Monsour: Municipal judges need to get tougher on crime

Published 7:25 pm Wednesday, August 2, 2017

Municipal judges need to start getting tougher with misdemeanor offenses, particularly discharging firearms in the city, and making offenders an example for others who might consider committing crimes in the city, South Ward Alderman Alex Monsour said.

Crime, he said, is one of the obstacles preventing the city’s economic development efforts.

According to the FBI statistics and two city rating systems, Monsour told a meeting of the Board of Mayor and Aldermen, the city’s municipal judges and prosecutors Wednesday, Vicksburg ranks 21st or 24th among the safest cities of comparable size in Mississippi.

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“The statistics are putting us 24th and Jackson 28th; and you know how Jackson is,” he said. “We’re not a Jackson by any means.”

“We need to crack down anyone discharging a firearm in the city; it’s got to stop,” Mayor George Flaggs Jr. said.

“Since I have been here, I can’t tell you how many counts of just gunshots that’s been fired in the city,” Monsour said. “You’ve got people calling these crimes in, and our police force is putting it down. At some point, you have to make an example and go ahead and get tough with it.”

Monsour said residents were “calling in in record numbers” about people shooting guns in the air.

He did not give number of calls, but said after the meeting he was referring to the comments he received while campaigning for office and from information provided by the police department.

Discharging a firearm in the air is a misdemeanor. Municipal Judge Toni Terrett said she reviewed ordinances from other cities in the state and looked at the city code, adding other city ordinances spell out the penalties.

“I don’t think the (city) ordinance spells out what the punishment is,” she said. She said, however, judges here have the option to fine someone violating an ordinance up to $1,000 and sentence them to up to six months in jail.

“Maybe this is something you can address by way of an ordinance and we as the judges can enforce it once somebody does it,” she said.

Flaggs suggested Terrett and Judge pro tem Penny Lawson meet with Police Chief Milton Moore to develop an ordinance.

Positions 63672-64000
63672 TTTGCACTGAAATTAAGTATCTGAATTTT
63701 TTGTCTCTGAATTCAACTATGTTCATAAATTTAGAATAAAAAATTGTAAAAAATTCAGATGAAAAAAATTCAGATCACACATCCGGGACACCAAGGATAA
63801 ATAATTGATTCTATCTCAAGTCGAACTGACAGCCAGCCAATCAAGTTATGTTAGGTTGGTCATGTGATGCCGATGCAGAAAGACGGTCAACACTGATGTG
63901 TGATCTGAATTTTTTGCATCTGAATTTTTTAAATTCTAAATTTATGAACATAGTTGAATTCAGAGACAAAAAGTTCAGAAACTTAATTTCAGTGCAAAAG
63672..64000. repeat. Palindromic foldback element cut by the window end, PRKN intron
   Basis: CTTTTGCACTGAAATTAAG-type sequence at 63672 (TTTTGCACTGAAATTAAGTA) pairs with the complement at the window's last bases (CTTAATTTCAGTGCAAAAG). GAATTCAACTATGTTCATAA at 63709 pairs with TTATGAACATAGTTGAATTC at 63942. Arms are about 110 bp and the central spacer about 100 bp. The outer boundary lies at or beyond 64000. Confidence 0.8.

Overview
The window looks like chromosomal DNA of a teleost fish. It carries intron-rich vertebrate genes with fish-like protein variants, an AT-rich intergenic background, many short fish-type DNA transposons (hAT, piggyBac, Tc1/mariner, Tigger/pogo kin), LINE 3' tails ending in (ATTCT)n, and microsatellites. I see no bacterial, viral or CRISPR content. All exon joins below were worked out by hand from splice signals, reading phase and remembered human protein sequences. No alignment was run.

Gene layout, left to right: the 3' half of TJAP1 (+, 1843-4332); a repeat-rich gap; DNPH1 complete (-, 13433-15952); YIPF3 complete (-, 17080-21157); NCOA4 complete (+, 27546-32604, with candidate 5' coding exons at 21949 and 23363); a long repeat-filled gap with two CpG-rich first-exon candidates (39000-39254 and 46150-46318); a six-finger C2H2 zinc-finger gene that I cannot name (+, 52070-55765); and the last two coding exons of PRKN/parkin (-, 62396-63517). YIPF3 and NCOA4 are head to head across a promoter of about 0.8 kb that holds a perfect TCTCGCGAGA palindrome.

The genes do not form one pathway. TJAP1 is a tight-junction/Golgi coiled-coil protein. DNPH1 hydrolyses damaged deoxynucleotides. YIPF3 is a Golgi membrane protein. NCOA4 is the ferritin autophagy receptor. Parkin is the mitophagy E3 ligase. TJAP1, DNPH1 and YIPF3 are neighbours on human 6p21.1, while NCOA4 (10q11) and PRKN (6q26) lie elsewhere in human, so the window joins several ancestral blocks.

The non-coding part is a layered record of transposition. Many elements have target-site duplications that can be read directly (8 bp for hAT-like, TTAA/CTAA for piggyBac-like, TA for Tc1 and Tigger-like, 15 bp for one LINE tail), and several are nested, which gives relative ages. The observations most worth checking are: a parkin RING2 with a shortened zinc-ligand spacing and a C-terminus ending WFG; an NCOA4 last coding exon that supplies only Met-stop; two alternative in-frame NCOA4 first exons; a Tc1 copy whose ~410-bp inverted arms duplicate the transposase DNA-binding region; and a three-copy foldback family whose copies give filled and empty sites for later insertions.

“We want to support you,” he said.

“We can only fix this city and make business move here and stop people from leaving and getting people to move here if we cut this out, and the only way we’re going to cut this out is from day one letting them know we’re serious about it, and what ever the maximum is … you’ve got to stop it.”

“I want to see us and the system we have in Vicksburg making these people accountable to the maximum extent on these crimes that they’re committing, because if we continue to be lenient with them, it’s just going to continue. We just can’t have it.”

If a judge would hit someone with the maximum penalty, he said, “The message would get out real quick. We have to get tough with them to really stop it, because when that person walks out of the courtroom, everybody that knows them or are related to them are going to say, ‘That’s it; they’re not going to deal with it any more.’”

About John Surratt

John Surratt is a graduate of Louisiana State University with a degree in general studies. He has worked as an editor, reporter and photographer for newspapers in Louisiana, Mississippi and Alabama. He has been a member of The Vicksburg Post staff since 2011 and covers city government. He and his wife attend St. Paul Catholic Church and he is a member of the Port City Kiwanis Club.

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